High Court has quashed the conviction and sentence of a Bangladeshi construction worker who served a four-week jail term for making a false work-injury claim had both the conviction and sentence quashed on appeal to the High Court.

Worker should have been allowed to retract his guilty plea

Judge of Appeal Chao Hick Tin had ruled that Md Rafiqul Islam Abdul Aziz (29) should have been allowed to retract his guilty plea before a district judge in June and have the case decided through a trial.

It was said that Rafiqul had pleaded guilty to the charge against him for falsely claiming work injury under the Work Injury Compensation Act on a date which the injury did not happen.

The judged noted that Rafiqul may have given the wrong date and, being a foreigner unfamiliar with the legal system, thought he was pleading guilty to this to the Ministry of Manpower (MOM).

However, the prosecutor acting on behalf of MOM decided to take the statement of the foreign worker as a confession to his offence.

TOC understands that the worker was not aware that he was pleading guilty to falsifying the accident.

On the day after his guilty plea, when mitigation and sentencing were due, Rafiqul sought through lawyer Priscylia Wu to retract the guilty plea, saying the accident had occurred a few days earlier than the date stated in the charge.

MOM prosecuting officer Pegan Chong countered that the retraction was an afterthought. The district judge found there were no valid grounds to retract and sentenced him.

The appeal judge ruled that when a guilty plea is modified during mitigation that materially impacts the offence charged, the court is mandated by law to reject the guilty plea and allow the accused to claim trial. He clarified that this is a safeguard which were provided under the law.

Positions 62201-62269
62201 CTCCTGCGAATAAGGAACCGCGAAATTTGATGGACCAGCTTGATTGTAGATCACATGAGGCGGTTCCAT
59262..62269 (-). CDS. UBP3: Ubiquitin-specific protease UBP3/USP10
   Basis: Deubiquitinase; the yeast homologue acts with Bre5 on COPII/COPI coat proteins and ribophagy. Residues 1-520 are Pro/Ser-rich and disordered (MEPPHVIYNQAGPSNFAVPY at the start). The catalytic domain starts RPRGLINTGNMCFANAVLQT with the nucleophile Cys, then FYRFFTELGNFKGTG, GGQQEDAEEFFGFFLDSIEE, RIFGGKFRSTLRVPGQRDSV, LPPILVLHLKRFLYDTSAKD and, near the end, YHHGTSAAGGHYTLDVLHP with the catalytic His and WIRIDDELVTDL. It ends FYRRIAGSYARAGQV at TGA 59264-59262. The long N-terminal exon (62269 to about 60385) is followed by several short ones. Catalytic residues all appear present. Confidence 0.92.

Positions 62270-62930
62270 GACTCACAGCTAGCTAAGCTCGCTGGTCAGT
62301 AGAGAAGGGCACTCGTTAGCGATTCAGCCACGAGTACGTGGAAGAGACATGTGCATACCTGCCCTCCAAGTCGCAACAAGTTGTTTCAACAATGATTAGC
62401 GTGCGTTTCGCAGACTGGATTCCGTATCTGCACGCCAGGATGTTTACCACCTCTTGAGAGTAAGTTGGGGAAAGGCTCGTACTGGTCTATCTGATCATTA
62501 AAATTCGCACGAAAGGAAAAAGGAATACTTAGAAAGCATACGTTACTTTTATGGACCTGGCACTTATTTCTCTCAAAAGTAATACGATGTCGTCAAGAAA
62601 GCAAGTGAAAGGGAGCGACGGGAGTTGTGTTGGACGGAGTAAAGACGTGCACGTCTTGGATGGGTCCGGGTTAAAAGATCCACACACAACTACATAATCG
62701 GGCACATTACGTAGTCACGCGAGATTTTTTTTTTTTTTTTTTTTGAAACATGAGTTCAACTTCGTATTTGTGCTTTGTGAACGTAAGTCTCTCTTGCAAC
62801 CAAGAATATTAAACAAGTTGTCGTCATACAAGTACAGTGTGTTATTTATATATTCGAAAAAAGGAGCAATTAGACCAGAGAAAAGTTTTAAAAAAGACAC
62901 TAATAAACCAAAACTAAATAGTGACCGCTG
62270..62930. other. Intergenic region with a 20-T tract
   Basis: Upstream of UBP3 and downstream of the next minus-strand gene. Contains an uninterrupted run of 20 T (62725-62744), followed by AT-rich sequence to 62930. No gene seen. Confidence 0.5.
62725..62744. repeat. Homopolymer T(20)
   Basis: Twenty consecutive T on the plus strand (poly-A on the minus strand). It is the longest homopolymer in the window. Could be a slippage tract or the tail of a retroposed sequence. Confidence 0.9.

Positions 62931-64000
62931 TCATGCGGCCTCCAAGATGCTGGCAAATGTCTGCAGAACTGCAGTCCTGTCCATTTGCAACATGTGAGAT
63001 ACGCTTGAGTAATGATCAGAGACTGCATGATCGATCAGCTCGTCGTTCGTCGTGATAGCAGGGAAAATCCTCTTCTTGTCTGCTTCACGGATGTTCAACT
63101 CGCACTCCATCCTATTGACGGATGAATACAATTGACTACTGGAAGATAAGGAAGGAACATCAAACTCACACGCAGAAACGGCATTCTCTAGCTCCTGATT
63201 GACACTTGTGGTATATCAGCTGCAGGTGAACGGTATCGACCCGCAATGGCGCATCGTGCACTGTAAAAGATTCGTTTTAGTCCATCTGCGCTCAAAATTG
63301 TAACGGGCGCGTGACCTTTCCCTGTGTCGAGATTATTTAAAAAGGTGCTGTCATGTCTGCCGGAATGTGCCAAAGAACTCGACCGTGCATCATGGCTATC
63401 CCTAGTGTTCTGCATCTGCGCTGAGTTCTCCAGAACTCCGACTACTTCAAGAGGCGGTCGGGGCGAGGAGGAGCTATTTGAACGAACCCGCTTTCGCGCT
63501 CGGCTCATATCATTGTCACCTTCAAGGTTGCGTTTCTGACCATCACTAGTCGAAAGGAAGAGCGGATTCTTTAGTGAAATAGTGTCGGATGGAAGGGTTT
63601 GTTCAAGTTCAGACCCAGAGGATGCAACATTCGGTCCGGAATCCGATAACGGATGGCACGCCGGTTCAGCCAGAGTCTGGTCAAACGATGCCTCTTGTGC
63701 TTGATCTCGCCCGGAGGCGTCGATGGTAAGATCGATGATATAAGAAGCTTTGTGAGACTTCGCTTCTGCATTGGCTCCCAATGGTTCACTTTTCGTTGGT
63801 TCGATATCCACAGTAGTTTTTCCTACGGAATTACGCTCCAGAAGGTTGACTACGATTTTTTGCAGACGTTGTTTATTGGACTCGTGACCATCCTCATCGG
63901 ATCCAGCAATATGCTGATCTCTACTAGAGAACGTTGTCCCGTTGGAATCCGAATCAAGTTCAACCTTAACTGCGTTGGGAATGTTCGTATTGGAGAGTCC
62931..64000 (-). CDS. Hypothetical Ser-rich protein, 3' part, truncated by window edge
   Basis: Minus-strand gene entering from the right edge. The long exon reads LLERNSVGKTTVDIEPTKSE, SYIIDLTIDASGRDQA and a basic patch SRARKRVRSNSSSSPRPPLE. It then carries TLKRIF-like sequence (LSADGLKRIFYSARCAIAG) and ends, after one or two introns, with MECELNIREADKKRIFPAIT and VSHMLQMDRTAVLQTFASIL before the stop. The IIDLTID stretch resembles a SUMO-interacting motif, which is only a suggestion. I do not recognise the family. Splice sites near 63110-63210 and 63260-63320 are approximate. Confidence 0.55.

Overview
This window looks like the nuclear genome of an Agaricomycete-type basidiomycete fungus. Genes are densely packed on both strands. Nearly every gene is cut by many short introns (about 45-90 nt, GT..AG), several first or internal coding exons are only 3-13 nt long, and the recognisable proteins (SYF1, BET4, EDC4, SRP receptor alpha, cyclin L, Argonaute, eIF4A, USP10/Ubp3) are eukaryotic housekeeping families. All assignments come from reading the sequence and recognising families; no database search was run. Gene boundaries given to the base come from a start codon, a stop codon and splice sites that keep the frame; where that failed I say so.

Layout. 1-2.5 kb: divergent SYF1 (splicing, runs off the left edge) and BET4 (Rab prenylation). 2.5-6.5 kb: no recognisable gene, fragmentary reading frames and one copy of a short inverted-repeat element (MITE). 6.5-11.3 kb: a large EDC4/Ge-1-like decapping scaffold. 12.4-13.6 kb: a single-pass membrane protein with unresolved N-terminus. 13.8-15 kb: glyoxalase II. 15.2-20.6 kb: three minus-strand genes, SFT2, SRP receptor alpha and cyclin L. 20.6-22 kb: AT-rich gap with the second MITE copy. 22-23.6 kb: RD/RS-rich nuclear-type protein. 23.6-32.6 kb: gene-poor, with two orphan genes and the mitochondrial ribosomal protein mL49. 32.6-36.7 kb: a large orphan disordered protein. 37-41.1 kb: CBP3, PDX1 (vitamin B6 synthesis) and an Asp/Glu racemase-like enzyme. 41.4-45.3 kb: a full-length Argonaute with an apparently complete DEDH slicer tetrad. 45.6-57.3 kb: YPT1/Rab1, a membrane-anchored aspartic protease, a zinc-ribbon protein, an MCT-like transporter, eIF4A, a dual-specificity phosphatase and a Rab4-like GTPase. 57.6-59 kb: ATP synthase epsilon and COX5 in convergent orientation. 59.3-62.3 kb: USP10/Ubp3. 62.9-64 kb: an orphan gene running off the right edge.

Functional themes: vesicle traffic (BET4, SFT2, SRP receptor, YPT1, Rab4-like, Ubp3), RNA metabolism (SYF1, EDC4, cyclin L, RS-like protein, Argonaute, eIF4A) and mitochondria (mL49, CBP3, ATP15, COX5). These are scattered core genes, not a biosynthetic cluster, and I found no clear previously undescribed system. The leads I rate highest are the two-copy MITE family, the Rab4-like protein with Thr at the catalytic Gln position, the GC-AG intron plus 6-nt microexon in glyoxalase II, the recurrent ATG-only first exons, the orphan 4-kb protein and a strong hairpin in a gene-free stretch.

The judge noted Rafiqul had sought treatment for his knee injury that happened four days earlier at a hospital – as  recorded in a doctor’s notes – on 31 May 2013.

He pointed that the statement of facts and charge did not clearly say ‘no work accident’ occurred and he ruled such questions should have been probed at a trial to determine if the defendant was guilty or not.

The setting aside of the conviction means the charges, including two related items that were taken into consideration for sentencing purposes, are still valid.

A spokesman for the Attorney-General’s Chambers (AGC) said yesterday (12 Dec) AGC and MOM will be reviewing whether the charges will be dropped.

HOME will assist worker to get fair compensation

Rafiqul, who had started to work in Singapore in 2008, has served his jail term and was repatriated on 22 July 2016.

The Humanitarian Organization for Migration Economics (Home) has been helping him and his appeal has been carried out pro bono by Dentons Rodyk & Davidson lawyer Tang Jin Sheng, who have argued that the circumstances surrounding the guilty plea turned up serious doubt on it.

ST reported Desiree Leong, the Home volunteer who handled Rafiqul’s case, said, “We will monitor the case and hope he will get a fair compensation for the work injury suffered.”

Jolovan Wham wrote on his Facebook post, “The way in which construction worker Rafiqul Islam was treated by the prosecutors–slapping on last minute amendments to his charges and pressuring him to plead guilty– was quite shameful. Thanks to the hard work of the HOME legal and case work team, the conviction is set aside and quashed. But unfortunately, he had already served his jail term.”


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